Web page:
I’ve wanted to write this for a while but needed to gain enough separation and perspective to approach it the right way. The following paragraphs contain no advice or solutions, only experiences. I recently did an audio interview with Joey Korenman over at School Of Motion and we touched on the subject, but the brevity and my awkward delivery possibly undermined the severity of the topic. The immediate response to that section overshadowed everything else so I think there’s room for me to expand here. I have a huge respect for everyone who has written or spoke about burnout over the years, whether publicly or privately. I’m certainly not going to drag anyone back into the discussion but you know who you are, and thank you.
Before I start let me assure you that at this point I'm really fine, I'm absolutely not looking for sympathy or any kind of personal response. It's evident that we all deal with this at some point, to different degrees and with varying results, but it's a problem that we share and should probably talk about it more. I'm not great at writing, but I'm even less great at talking, so here goes...
A SLOW BURN
It’s been well over two years now since I realised I had burned out, luckily it feels like a lifetime ago. Before this I thought I could confidently catch any warning signs and right the ship when necessary; throughout the years I had heard plenty of first hand accounts from heroes and peers, how could it possibly happen to me?
Stepping back a little, I arrived in the design world a bit later than I would have liked; I didn’t figure out what graphic design even was for a long while after leaving school and awkwardly stumbling through a frustrating year of an art course at university. Once I did I was excited and ambitious, but also felt like I’d missed out on opportunities and had wasted time getting there. As such I worked hard, seriously hard, in order to make up for this. A short time later I discovered motion graphics and the game changed again. The vernacular increased ten fold, the amount of new things to learn was exhausting but exhilarating. I had a great time throughout college/university: working on school projects, learning software, bar tending, part time design internships that turned into part time day jobs, freelance work, personal projects. I was even still playing in a band for the first year or so. Spare time was an unmentioned phenomenon.
I recall a co-worker (not a creative, incidentally) saying to me during this time “I don’t know how you do it”. Aside from caffeine and youthful enthusiasm, I have no idea. I actually don’t regret that period of time for one second; I can pinpoint specific, important opportunities in my early ‘career’ that wouldn’t have arose without the relentless attitude. I made everything matter. Over the years I had seen friends apply their addictive personalities to negative things and wanted to do the exact opposite with mine.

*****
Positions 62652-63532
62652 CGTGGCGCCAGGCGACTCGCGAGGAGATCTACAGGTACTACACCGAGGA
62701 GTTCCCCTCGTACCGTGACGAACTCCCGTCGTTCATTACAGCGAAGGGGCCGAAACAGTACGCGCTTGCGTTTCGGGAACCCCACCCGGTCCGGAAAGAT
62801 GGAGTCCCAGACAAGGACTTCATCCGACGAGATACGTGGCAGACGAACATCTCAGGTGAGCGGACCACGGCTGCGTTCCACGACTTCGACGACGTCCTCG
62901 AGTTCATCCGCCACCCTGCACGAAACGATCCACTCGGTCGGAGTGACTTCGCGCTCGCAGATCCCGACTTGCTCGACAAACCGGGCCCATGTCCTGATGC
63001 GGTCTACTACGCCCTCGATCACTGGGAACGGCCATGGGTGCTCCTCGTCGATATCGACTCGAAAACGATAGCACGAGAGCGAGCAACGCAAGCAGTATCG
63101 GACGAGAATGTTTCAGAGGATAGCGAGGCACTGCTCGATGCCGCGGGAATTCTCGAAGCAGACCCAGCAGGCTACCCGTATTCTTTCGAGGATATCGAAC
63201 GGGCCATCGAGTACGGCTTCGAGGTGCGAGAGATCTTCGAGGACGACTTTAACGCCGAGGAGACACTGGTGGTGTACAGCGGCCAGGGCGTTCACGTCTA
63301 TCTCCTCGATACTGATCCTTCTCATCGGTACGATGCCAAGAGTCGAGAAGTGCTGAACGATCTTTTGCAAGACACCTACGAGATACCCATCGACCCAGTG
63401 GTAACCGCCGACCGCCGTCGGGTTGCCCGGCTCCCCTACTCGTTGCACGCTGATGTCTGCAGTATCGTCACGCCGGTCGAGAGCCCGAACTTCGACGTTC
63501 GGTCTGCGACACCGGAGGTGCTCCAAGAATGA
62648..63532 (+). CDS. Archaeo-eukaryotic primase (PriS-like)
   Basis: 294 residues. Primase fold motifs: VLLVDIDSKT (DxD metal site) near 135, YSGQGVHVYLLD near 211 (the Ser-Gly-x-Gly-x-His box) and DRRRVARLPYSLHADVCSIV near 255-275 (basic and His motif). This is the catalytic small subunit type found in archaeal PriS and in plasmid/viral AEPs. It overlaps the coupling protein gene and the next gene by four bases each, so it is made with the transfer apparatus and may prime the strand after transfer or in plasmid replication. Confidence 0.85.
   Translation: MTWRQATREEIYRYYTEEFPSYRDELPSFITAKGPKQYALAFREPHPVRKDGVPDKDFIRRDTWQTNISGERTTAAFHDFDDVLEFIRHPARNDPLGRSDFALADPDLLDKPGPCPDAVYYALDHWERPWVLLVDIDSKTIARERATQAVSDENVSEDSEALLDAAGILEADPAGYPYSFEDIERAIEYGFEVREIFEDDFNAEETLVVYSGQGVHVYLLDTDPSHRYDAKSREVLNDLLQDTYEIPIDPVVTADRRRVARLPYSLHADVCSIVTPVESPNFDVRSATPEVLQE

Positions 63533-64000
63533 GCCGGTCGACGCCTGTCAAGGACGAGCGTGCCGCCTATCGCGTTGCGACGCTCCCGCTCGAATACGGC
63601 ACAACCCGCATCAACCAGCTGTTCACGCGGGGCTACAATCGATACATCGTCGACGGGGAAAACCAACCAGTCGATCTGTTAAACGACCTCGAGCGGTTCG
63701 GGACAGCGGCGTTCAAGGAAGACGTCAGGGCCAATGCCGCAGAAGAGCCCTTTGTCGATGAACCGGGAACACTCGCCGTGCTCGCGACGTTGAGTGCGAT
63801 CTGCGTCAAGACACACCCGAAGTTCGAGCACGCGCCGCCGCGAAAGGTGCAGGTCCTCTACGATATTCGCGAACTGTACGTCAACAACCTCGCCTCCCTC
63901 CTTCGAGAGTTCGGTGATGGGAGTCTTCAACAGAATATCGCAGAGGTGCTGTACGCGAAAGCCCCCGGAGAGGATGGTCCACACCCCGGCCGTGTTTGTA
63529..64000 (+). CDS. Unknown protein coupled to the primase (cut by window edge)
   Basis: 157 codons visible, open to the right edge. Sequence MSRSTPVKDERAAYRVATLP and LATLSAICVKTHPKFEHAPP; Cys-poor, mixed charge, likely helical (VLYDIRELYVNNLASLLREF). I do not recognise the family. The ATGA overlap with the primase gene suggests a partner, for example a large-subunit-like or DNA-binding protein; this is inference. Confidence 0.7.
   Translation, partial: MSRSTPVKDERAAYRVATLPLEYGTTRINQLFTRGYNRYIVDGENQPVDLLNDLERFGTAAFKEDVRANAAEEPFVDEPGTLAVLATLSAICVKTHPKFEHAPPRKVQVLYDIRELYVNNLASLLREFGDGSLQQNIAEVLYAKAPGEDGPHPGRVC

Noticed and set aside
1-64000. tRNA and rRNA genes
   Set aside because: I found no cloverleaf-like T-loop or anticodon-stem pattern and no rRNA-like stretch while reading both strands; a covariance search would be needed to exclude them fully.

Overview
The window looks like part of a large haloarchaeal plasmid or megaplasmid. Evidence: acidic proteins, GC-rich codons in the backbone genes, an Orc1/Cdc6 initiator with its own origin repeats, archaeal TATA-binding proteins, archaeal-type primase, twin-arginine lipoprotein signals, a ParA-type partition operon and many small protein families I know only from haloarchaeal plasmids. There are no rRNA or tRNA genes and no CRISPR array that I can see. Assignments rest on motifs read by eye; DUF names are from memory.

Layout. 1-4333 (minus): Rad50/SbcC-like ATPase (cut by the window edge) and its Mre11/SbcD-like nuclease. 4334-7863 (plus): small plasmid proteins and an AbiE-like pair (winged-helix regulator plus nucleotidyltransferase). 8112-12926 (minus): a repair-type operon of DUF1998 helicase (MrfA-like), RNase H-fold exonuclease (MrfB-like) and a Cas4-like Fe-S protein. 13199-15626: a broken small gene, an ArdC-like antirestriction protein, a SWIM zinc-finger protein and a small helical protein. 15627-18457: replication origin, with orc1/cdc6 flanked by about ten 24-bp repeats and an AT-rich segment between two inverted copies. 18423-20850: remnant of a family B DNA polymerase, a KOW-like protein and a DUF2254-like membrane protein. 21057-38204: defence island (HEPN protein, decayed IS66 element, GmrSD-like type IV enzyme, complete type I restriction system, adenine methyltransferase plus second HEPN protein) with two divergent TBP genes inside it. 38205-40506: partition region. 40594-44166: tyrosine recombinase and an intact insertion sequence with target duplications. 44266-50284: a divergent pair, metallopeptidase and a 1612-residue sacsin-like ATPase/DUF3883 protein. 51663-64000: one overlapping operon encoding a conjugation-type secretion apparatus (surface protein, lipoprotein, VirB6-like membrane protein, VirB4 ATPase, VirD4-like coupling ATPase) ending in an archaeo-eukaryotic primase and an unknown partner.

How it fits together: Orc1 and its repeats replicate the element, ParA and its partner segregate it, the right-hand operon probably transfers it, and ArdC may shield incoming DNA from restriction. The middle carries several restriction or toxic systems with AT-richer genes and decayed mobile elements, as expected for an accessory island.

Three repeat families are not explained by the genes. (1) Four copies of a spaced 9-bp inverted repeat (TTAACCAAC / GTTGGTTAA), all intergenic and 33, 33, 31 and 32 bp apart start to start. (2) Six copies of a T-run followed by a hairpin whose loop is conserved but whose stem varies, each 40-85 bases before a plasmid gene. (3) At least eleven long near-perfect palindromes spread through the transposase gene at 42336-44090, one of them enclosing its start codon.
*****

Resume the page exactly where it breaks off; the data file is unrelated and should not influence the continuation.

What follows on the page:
IDIOMS FOR ADDICTS AND IDIOTS
Old habits die hard, etc. Fast forward a few years and my schedule hadn’t changed much; commercial work replaced most things and I was filling the rest of the gaps way too tightly with other projects. Often it was collaborative projects, or just trying to help out friends when I could. I came of age in the punk scene, and once everything started to settle in it really started to bother me that I made a living by adding to the noise that I have such contempt for. It felt kind of gross that I was part of the advertising industry, it was a tough pill to swallow. I wanted to create work that made people happy, or that had some semblance of cultural substance. I also cared far too much about the quality of work I was producing in contrast to the realities of client/agency/studio relationships; everything bothered me more than it should so I looked for other outlets where I could be in control. Unfortunately the original frustrations didn’t wane.
I want to mention at this point that I have never really felt overworked by other people, least of all Zeitguised. This is an important distinction to make because some people I’ve spoken to about this were in situations ostensibly outside of their control. It didn’t feel like it at times, but I had complete agency over my time and energy (depending on your standpoint on free will). The mistakes I made were my own. Of course there were a few late nights, more than a few during some projects, but on the whole this issue was managed exceptionally well and I feel fortunate for that. Still, I had an overwhelming feeling of not having enough time to do the things I wanted to do, creatively or otherwise. Long before I took notice of any emotional or physical breakdowns I can remember thinking only in terms of hours in the day, with little regard to energy.
At some point that issue became manifest. I found it increasingly tough to look at a monitor and pick up a Wacom pen. My creativity took a huge knock, I relished more mundane tasks such as modelling, things with finite scope. I had endless ideas ricocheting around my brain but lacked the motivation to realise them. In lieu of creative output I started filling my time with other things. I couldn’t accept that I found it hard to make the work that I wanted to so I poured myself into feeling useful in any way possible, for example the technical articles on my site. Luckily the outcome of this was actually really positive, I got so many nice comments about those things and that helped a lot.